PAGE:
Carry a reusable water bottle and reusable bags in your car or bike basket so they’re always handy. Having water on-hand can help you skip the sugary sodas and juices too. Some reusable bags fold up small so you can easily keep them in your purse, backpack, or pocket. Forego straws. Wash and re-use plastic tubs and utensils. When selecting products, choose the one with the least plastic packaging. Buy your produce from local markets that don’t pre-package. Try out a new recipe instead of ordering takeout. Get on Pinterest and embrace your creative side by finding ways to repurpose items you might otherwise throw away. You can also often return packaging to local vendors – just ask. Baking soda, lemon, and vinegar make great cleaning products instead of buying harsh chemicals packaged in plastic. Bring your own garment bag and hangers to the dry cleaner. Use solid soap bars instead of liquids in plastic packaging. And, of course, what you can’t reuse, recycle. When you can’t avoid plastics, identify companies that are using bioplastics and choose those. Many of these ideas have the added benefit of better health and financial savings too!

Communities in 18 states have banned single-use plastic products such as plastic bags and water bottles. Read about how these communities accomplished the ban, then communicate with your local officials to encourage a similar ban. Start a MeetUp with like-minded members of your community to brainstorm solutions for your community’s specific needs, then advocate for these changes at city council meetings. Speak to your local school board about reducing single-use plastics in local schools and promoting environmental education and recycling services. Talk to your employer about encouraging recycling in your office or workplace and providing snack, beverage, and coffee options that minimize packaging and single-use products. Organize a river, beach, or park cleanup and make some new friends in the process. A group of like-minded people can accomplish great things!

What are you doing in your home and community to reduce reliance on plastics? Share your ideas!

The Riecken Foundation, and the importance of libraries

During my time in Honduras I had the pleasure of working in a community library built by the Riecken Foundation. The Riecken Foundation collaborates with rural city governments and volunteer citizens in Honduras and Guatemala to bring libraries to their communities. Each community is responsible for electing a board and librarians, securing land and a building for the library’s operations, and assuring librarians’ wages and operating expenses. In return the Foundation provides 80% of the cost of construction, books, computers, printers, photocopiers, library furniture, and staff training, as well as promoting a variety of programming, activities, and ongoing support. The Foundation has 53 libraries throughout Honduras and 12 in Guatemala. Please take a few minutes to learn about this excellent organization.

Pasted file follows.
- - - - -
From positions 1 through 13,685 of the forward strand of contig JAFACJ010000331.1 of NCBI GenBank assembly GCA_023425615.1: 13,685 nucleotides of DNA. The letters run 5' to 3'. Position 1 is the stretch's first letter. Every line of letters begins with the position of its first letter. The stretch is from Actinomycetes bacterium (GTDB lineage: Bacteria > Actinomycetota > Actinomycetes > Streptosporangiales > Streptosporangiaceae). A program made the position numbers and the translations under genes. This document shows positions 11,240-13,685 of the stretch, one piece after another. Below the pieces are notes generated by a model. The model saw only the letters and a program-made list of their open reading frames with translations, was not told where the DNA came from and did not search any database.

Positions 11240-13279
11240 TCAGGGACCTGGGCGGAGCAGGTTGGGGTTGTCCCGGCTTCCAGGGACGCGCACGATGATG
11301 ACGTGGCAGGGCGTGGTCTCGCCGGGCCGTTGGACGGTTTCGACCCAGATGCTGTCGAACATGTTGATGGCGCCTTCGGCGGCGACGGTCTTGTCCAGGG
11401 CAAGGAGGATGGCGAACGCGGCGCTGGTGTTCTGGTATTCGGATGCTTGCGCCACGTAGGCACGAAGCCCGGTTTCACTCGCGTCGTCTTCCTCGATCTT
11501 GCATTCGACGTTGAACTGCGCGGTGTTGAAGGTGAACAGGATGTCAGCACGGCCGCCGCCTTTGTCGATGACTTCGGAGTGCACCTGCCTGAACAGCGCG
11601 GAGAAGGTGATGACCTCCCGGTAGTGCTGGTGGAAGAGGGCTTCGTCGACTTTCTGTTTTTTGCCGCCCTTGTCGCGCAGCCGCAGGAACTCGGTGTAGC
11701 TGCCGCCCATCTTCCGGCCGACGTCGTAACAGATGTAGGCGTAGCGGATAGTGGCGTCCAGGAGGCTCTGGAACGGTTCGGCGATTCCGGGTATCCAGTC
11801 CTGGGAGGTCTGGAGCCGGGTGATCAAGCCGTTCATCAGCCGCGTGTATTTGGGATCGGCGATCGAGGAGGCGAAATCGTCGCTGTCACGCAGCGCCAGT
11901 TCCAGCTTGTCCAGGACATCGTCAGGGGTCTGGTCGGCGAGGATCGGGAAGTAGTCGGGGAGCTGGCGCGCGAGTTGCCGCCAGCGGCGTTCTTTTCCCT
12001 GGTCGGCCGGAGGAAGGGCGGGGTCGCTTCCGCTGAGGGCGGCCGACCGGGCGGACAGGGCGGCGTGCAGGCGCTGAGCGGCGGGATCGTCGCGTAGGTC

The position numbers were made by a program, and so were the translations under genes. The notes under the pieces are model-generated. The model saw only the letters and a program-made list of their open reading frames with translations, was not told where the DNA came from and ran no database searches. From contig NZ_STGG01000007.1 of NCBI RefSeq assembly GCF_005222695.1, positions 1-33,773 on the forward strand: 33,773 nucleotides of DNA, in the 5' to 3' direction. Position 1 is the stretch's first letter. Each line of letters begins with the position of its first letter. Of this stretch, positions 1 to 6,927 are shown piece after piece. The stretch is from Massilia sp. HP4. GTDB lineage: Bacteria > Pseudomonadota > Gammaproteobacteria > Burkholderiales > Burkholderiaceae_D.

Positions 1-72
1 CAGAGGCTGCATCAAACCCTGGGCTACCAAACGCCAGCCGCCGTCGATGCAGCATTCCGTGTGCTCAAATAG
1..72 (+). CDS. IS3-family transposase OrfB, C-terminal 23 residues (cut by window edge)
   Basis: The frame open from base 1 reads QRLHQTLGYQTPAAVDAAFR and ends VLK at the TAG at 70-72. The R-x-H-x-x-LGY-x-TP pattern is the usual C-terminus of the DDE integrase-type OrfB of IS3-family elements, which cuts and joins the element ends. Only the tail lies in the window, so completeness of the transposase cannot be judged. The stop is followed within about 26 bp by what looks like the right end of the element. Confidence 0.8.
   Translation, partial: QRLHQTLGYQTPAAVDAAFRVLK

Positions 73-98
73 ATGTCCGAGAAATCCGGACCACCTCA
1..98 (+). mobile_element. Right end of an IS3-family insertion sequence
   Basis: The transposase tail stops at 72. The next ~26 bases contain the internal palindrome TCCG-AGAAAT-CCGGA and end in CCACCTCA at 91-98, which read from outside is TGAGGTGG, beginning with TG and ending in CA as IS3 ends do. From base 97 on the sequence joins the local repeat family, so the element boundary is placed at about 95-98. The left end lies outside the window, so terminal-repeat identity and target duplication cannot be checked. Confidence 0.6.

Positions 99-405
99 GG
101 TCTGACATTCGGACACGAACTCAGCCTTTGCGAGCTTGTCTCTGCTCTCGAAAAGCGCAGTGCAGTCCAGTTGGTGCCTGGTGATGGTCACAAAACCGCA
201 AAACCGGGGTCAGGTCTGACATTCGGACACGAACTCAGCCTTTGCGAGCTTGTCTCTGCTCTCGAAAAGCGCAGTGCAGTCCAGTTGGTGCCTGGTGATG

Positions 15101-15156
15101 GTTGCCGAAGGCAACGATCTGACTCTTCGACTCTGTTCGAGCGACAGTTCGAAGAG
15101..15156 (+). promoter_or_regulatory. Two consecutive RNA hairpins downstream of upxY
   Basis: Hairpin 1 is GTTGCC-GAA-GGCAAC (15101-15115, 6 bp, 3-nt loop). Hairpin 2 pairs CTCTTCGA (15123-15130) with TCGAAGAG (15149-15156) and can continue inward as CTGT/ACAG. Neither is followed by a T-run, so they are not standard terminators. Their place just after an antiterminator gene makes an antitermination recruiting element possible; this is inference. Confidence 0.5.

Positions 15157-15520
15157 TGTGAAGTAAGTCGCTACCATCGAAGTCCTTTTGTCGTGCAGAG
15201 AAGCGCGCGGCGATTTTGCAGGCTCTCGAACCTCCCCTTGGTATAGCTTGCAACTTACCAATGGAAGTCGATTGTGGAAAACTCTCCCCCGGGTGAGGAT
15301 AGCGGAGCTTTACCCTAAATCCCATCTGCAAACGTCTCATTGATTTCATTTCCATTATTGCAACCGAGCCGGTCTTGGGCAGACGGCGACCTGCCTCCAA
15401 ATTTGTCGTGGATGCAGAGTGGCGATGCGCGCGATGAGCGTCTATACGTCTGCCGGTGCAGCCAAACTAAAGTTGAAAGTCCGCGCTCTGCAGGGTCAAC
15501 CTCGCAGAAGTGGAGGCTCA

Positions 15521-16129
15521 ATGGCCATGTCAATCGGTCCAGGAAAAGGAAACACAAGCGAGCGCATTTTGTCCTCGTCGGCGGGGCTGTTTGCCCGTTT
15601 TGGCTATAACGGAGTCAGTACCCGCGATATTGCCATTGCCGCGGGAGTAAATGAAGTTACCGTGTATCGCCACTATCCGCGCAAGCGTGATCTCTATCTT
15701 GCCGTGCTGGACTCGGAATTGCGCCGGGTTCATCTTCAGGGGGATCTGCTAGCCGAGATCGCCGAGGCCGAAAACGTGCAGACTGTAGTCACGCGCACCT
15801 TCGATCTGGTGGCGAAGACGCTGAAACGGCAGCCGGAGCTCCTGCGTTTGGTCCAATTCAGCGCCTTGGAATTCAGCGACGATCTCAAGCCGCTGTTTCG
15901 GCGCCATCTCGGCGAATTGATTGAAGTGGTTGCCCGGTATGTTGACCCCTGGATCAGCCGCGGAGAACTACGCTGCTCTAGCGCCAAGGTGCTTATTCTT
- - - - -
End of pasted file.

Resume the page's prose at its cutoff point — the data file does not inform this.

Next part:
Riecken Community Libraries

In this digital age where we have information and resources constantly at our fingertips, what is the role of community libraries? How are libraries staying relevant in the midst of ever-changing technologies?

Libraries protect public access to information, for everyone. “If we accept the commodization of information… we will diminish the public’s right to know.” Patricia Shuman, former President of the American Library Association (ALA). Building a library can revitalize a declining neighborhood and raise property values, provide resources to small businesses and job seekers, offer free Internet access and promote computer literacy. In fact the Internet has actually made libraries more relevant, not less so, but serving as the only free source of computer and Internet access in most communities. Libraries help immigrants learn English and engage with their new community. Libraries preserve local history and cultural traditions for future generations. Few institutions can claim to serve a community’s needs so broadly as do libraries, from toddlers to senior citizens, across the racial, political, and economic spectrum.

What can we do to support our libraries?

Visit frequently! Check out the calendar of events and participate in the free activities offered. This month my local library is offering meditation classes, a class for first-time home buyers, financial planning and debt counseling, 3D printing and design, knitting and crocheting, book clubs, computer literacy courses in English and Spanish, and their website offers free courses for download. Take your kids or friends’ kids for regular afternoon visits.  Check out some of your favorite books and contact a local nursing home about reading to their residents. Join your local Friends of the Library group or start one. Serve as a library trustee. Attend school board meetings and advocate for a library in each local school, staffed with a certified school librarian. Embrace the opportunity to interact with members of your community of different ages and walks of life that you may not otherwise encounter. Embrace the open exchange of ideas that libraries allow.